Another respected evangelical defects to Trump

Another respected evangelical defects to Trump August 1, 2016

Wayne Grudem, a Christian ethicist popular with conservative evangelicals, has endorsed Donald Trump for president.

As a professor who has taught Christian ethics for 39 years, I think their analysis is incorrect. Now that Trump has won the GOP nomination, I think voting for Trump is a morally good choice.

Grudem produced a long list of political and policy areas, then commented on how horrible Hillary Clinton would be and how great Donald Trump would be in each area.

He thinks he is thoughtfully answering fellow evangelicals’ reservations about Trump, such as, “Does character matter or not?” But for the Harvard-educated Grudem (a trained and respected Christian ethicist), Trump’s character is much better than Clinton’s, so it’s essentially a non-issue.

Grudem is especially well regarded among the subset of evangelicals who emphasize traditional gender roles and believe abortion and marriage are the key issues that animate evangelicals’ engagement with politics.

It is important to note that Grudem is not a hack or a no-name. Unlike many of Trump’s early clergy supporters who do not have legitimate ordinations or affiliations with respected organizations, Gruden is a consummate evangelical insider. In the primaries, he preferred Marco Rubio along with most principals of the Evangelical Public Policy Center and the Ethics & Religious Liberty Commission.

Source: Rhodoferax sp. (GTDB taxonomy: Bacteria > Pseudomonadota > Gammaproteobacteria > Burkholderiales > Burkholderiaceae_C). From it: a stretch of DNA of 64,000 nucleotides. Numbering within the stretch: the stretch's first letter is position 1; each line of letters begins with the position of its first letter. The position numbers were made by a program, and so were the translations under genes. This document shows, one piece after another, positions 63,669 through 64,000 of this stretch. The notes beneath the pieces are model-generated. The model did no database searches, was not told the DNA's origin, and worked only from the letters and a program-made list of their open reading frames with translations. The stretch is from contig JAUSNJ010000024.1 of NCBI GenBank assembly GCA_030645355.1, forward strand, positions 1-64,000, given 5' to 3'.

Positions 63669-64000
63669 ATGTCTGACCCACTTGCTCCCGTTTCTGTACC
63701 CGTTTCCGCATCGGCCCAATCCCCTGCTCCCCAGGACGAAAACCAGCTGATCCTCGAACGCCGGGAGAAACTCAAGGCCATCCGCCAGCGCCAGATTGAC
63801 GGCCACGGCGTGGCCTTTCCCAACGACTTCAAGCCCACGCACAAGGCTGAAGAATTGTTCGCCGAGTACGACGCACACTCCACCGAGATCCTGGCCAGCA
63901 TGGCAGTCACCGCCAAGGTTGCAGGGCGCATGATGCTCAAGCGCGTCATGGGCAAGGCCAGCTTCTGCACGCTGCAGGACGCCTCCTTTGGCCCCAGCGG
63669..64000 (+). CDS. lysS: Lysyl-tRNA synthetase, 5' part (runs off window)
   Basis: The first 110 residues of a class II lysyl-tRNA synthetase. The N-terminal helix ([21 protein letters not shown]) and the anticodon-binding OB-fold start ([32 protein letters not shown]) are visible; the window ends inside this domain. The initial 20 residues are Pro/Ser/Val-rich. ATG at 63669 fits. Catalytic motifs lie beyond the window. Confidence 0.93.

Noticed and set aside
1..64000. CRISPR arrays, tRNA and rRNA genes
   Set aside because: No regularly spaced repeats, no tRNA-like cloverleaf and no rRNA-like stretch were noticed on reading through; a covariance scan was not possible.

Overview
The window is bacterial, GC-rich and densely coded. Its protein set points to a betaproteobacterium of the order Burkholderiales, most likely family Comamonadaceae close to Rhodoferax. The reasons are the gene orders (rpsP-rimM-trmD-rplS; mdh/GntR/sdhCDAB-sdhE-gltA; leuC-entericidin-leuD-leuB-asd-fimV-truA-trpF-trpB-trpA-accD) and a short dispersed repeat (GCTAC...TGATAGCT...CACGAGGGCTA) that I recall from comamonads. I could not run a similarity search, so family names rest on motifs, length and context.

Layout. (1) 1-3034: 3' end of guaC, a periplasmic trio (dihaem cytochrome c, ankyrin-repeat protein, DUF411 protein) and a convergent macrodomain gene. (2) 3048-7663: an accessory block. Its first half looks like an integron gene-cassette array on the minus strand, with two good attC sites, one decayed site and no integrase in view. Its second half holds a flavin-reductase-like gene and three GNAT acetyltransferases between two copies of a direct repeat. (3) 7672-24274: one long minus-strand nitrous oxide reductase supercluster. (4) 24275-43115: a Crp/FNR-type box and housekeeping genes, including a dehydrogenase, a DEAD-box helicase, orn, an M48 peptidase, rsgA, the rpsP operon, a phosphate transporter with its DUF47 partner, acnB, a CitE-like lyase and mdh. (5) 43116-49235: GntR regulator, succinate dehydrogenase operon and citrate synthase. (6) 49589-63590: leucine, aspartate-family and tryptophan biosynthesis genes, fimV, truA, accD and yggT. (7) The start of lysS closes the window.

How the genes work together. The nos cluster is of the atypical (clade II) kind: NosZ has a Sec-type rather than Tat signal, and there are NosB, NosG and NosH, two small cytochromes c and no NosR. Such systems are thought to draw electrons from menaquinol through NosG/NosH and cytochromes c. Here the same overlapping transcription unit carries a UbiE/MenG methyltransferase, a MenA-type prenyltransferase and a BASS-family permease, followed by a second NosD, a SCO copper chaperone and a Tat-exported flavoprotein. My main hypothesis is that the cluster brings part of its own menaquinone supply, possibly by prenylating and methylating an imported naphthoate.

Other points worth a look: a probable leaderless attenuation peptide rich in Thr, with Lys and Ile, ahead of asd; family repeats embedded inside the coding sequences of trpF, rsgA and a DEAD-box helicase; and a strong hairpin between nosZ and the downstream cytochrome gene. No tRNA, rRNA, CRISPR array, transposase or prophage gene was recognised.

Grudem shares more in common with evangelicals like Michael Cromartie, Michael Gerson, and Russell Moore than with Trump-supporting clergy like Paula White and Mark Burns. Grudem joins Eric Metaxas as a leader who #NeverTrump evangelicals like and respect but who nevertheless endorsed Trump.

Compared with other evangelical leaders I follow, I don’t know as much about Grudem’s political thinking. But his argument flows very easily and naturally from the political rhetoric that has echoed in evangelical churches and institutions for three decades.

When elections are a choice between the lesser of evils, it’s important to remember that this is not a figure of speech for conservative evangelicals. They really do think Clinton is evil. And Grudem points out that Trump may not be. Every evangelical who declines to vote for Trump in November puts Hillary Clinton a little closer to the Oval Office.

UPDATE: See this satirical take from Erick Erikson.

Image credit: Pixabay

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